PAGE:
There’s something incredibly empowering about learning to travel alone.  Stepping on an airplane bound for the other side of the country by yourself is so liberating.  Traveling is a love my parents instilled in me at a very young age, and learning to do it on my own is such a grand adventure.

I’ve gotten to spend the past week exploring Boston, MA.  I flew out last week, navigated the transportation system, and found my way to the MIT campus.  My old roommate, Alli, is at grad school there, you see, and offered free lodging and good company.  Despite valiantly striving towards the completion of her thesis (which she submitted the day I left), she was kind enough to be my guide and traveling companion!

Boston has been on my list for a long time.  I was drawn by the call of American history, of Revolution, of massacres and meeting halls and tea parties.  And it did not disappoint!  We spent a whole day following the Freedom Trail from the State House o the U.S.S. Constitution.  Along the way we passed the location of the Boston Massacre, various meeting halls, Old North Church (a la Paul Revere’s famous midnight ride), and the site of the Battle of Bunker Hill.  We treated ourselves to cannolis on the North Side, and I may or may not have dropped a tea bag in the Harbor.

Some of the time was spent on my own.  I found my way to the art museums, where I spent a day wandering through galleries.  I went to the MFA and Gardner respectively.  Although very nice, they weren’t anything to write home about.  I highly suspect that my time in Europe has spoiled art museums for me.  Ah well.

One afternoon, Alli and I explored Harvard University.  Let me tell you, Harvard lives up to its expectations!  There’s a certain gradure to all the red brick buildings arranged around large grassy malls with flowering trees.  We didn’t go in any of the buildings, content to wander the campus.

The highlight of the trip was our day trip to Concord.  We took the commuter train in the morning and spent the day walking around the New England town.  The sun was out and the lilacs in bloom, rendering the atmosphere idyllic.  Throughout the day we saw the homes (and graves) of famous literary figures such as Ralph Waldo Emerson, Henry David Thoreau, Nathaniel Hawthorne, and Louisa May Alcott.  We actually toured Orchard House, which belonged to the Alcotts, and is where Louisa wrote Little Women.  We also walked to Walden Pond, where Thoreau lived by the labor of his own hands for two years.  We saw the location of his cabin and had a picnic by the water’s edge.  On a more historical note, we visited the Old North Bridge, where the first shots of the Revolutionary War were fired.  Throughout the day, we crossed paths with several of the locals, who treated us to free lectures on lesser known historical figures and poetry recitations.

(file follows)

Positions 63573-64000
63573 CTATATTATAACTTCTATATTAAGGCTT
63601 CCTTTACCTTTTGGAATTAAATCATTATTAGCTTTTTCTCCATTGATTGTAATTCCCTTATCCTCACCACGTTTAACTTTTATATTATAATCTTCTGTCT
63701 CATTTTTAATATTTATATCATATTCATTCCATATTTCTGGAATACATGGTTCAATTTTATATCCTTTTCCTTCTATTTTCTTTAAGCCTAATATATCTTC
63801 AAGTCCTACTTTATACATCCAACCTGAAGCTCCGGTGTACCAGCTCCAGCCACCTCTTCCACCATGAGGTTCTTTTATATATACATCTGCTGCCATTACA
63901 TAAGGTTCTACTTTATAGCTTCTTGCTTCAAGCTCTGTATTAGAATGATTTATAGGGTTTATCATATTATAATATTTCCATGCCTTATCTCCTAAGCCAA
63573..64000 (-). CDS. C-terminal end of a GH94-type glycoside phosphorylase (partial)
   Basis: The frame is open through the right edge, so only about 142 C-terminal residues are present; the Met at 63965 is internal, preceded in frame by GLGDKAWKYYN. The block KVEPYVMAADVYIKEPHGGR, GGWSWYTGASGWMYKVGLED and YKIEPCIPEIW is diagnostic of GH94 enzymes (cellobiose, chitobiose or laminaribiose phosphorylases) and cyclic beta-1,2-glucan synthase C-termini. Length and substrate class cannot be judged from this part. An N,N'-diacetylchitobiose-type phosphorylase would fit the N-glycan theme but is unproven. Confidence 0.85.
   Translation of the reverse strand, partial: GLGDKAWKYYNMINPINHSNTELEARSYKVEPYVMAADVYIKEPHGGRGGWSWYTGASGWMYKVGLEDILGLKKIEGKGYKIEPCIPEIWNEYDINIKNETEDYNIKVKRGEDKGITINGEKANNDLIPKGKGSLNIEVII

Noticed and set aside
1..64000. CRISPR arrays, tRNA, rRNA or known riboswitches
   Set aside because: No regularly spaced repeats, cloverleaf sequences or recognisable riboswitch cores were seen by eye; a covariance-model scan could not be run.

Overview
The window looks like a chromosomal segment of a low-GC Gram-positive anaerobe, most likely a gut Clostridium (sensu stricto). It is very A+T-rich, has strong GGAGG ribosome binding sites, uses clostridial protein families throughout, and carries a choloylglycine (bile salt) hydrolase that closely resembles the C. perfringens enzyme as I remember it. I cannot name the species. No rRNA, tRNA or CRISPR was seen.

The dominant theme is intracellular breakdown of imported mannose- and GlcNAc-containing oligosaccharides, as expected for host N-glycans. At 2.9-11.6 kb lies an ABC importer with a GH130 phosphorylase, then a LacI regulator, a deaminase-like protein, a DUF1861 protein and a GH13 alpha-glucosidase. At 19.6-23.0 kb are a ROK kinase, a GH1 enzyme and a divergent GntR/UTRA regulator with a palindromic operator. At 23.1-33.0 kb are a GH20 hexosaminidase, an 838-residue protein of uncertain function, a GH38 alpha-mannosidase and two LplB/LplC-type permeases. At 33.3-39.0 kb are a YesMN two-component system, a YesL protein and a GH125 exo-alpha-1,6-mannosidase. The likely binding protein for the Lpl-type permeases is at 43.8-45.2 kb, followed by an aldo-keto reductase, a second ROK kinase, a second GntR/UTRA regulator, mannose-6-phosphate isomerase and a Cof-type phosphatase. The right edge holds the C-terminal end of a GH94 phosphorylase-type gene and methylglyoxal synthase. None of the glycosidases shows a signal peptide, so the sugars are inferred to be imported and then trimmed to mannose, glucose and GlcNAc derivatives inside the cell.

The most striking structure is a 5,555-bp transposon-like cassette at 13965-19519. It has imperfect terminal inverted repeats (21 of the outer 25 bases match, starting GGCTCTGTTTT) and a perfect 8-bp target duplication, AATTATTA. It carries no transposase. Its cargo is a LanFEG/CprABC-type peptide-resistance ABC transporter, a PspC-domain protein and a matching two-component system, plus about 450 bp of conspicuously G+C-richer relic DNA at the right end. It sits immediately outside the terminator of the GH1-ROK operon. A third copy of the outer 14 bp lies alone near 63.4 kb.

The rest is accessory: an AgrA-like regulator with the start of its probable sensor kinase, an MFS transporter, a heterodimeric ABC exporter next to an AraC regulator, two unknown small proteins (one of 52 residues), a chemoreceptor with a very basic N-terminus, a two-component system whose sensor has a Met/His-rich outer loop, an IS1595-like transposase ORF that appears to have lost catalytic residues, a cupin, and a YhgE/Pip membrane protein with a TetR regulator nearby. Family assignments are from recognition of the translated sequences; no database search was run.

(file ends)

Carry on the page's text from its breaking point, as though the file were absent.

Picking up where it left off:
I could go on about my trip for pages and pages.  In fact, I could easily write up a post for every little thing I saw, explaining their historical significance and general awesomeness, but really… I don’t have time for that.  So this, my friends, is all you guys will get.  It’s funny, the more you travel, the more your wanderlust grows.  I’m so thankful to have gotten to take a week to dig deeper into history, art, and literature.  Who knows where I’ll go next?

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Alli and I on our Concord day trip